Risks of cancer and other illnesses that are considered acceptable at American workplaces wouldn’t be tolerated outside them, says the Center for Public Integrity after an 18-month investigation.
For years, the best the Occupational Safety and Health Administration has been able to do is set chemical limits so no more than one extra cancer case would be expected among every 1,000 workers exposed at the legal maximum over their entire careers, says the center.
But EPA’s standards for the public are 10 to 1,000 times more protective, the center says. The real gap often is worse, according to a former OSHA official.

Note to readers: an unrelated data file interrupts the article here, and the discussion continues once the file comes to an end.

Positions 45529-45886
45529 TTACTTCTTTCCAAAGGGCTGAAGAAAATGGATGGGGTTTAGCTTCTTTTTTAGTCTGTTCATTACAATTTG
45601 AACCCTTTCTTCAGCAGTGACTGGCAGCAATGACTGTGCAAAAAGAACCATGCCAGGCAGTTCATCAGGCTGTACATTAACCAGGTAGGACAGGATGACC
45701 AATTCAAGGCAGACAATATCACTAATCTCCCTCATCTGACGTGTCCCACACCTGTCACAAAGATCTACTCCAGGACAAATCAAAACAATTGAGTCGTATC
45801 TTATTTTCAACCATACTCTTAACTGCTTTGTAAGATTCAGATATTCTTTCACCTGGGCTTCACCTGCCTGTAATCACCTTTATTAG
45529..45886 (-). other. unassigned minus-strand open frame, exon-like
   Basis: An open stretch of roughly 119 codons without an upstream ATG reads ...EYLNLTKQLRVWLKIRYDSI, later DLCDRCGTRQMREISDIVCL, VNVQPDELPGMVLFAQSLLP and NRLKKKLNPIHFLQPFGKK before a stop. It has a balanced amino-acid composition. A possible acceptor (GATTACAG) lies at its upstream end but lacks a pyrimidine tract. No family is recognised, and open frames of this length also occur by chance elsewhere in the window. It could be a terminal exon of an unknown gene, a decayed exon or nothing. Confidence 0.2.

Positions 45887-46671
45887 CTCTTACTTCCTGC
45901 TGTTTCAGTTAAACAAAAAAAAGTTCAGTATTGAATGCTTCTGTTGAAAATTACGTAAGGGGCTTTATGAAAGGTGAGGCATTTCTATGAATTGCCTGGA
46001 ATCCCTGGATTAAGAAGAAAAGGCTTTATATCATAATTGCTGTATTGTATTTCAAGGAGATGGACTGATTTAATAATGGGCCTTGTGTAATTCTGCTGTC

David Michaels, head of OSHA since 2009, says, “With a few exceptions, OSHA’s standards to protect workers from chemical exposures are weak and out of date, or simply non-existent.”
“The law under which OSHA operates … forces us to go through a very, very complex, onerous process for regulating any individual chemical,” Michaels says. “It takes many years and millions of dollars in studies to issue one standard. And that’s why we’ve got only a few dozen standards.”
Here, from the center, are stories of ways job-related illnesses have upended some people’s lives.